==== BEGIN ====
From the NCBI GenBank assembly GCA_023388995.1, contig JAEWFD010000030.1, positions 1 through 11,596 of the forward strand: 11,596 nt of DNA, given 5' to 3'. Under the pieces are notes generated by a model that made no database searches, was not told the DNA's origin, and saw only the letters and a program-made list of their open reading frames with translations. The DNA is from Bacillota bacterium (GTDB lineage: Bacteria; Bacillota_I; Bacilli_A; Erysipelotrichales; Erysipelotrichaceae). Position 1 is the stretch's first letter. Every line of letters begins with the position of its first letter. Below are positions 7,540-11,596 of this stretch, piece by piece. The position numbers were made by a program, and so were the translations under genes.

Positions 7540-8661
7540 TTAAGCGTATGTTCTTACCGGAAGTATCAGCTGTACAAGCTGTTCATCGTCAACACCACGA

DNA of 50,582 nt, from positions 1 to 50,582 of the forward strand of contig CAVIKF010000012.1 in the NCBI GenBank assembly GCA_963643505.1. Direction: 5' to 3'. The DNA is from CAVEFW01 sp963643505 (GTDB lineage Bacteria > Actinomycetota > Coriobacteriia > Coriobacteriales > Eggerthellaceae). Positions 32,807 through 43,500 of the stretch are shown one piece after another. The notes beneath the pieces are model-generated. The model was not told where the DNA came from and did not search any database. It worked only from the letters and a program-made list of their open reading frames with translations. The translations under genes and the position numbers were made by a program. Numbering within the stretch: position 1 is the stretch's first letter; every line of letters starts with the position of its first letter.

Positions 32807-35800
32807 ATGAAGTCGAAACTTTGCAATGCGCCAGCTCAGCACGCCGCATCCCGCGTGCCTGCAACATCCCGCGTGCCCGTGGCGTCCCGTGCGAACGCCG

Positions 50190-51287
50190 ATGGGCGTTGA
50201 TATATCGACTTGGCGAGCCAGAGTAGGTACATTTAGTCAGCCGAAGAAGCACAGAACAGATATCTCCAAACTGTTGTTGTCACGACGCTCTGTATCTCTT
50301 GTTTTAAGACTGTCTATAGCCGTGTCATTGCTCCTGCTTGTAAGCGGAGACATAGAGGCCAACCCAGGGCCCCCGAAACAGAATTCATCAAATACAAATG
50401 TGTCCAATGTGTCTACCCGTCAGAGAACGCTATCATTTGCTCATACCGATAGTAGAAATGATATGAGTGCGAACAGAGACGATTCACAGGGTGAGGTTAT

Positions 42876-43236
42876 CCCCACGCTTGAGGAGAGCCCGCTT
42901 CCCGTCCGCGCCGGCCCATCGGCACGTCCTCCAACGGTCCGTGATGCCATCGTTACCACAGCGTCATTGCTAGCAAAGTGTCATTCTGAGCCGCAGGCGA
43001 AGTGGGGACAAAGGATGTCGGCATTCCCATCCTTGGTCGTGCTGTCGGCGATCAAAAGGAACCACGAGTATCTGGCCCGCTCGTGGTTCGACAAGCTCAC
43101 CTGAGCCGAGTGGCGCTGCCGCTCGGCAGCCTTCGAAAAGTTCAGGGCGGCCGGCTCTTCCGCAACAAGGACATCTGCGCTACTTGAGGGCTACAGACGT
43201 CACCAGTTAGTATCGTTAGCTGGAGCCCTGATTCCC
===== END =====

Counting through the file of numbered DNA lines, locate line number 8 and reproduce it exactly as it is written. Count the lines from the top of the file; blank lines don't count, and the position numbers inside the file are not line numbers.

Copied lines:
50190 ATGGGCGTTGA